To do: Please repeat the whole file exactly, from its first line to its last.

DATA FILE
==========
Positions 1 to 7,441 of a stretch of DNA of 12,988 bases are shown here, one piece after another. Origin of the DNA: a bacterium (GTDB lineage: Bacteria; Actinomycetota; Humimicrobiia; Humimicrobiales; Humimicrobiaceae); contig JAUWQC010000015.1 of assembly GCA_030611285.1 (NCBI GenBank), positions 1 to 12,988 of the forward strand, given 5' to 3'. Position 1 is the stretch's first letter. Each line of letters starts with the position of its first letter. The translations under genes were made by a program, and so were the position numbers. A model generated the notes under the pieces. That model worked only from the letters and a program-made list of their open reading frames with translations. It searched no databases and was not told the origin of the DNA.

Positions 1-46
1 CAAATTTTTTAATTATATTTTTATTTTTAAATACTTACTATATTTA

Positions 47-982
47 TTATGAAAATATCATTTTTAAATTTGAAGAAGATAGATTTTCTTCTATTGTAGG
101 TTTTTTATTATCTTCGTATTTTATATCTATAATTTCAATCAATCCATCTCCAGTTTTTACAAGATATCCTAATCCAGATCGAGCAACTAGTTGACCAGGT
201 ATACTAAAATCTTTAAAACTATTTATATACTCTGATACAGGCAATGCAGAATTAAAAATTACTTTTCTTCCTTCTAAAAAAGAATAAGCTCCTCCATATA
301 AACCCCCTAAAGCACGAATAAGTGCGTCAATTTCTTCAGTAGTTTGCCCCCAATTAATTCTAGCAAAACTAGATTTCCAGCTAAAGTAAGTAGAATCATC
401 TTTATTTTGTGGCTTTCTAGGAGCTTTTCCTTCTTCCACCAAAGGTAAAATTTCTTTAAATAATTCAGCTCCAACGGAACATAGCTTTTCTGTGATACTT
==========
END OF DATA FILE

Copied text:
Positions 1 to 7,441 of a stretch of DNA of 12,988 bases are shown here, one piece after another. Origin of the DNA: a bacterium (GTDB lineage: Bacteria; Actinomycetota; Humimicrobiia; Humimicrobiales; Humimicrobiaceae); contig JAUWQC010000015.1 of assembly GCA_030611285.1 (NCBI GenBank), positions 1 to 12,988 of the forward strand, given 5' to 3'. Position 1 is the stretch's first letter. Each line of letters starts with the position of its first letter. The translations under genes were made by a program, and so were the position numbers. A model generated the notes under the pieces. That model worked only from the letters and a program-made list of their open reading frames with translations. It searched no databases and was not told the origin of the DNA.

Positions 1-46
1 CAAATTTTTTAATTATATTTTTATTTTTAAATACTTACTATATTTA

Positions 47-982
47 TTATGAAAATATCATTTTTAAATTTGAAGAAGATAGATTTTCTTCTATTGTAGG
101 TTTTTTATTATCTTCGTATTTTATATCTATAATTTCAATCAATCCATCTCCAGTTTTTACAAGATATCCTAATCCAGATCGAGCAACTAGTTGACCAGGT
201 ATACTAAAATCTTTAAAACTATTTATATACTCTGATACAGGCAATGCAGAATTAAAAATTACTTTTCTTCCTTCTAAAAAAGAATAAGCTCCTCCATATA
301 AACCCCCTAAAGCACGAATAAGTGCGTCAATTTCTTCAGTAGTTTGCCCCCAATTAATTCTAGCAAAACTAGATTTCCAGCTAAAGTAAGTAGAATCATC
401 TTTATTTTGTGGCTTTCTAGGAGCTTTTCCTTCTTCCACCAAAGGTAAAATTTCTTTAAATAATTCAGCTCCAACGGAACATAGCTTTTCTGTGATACTT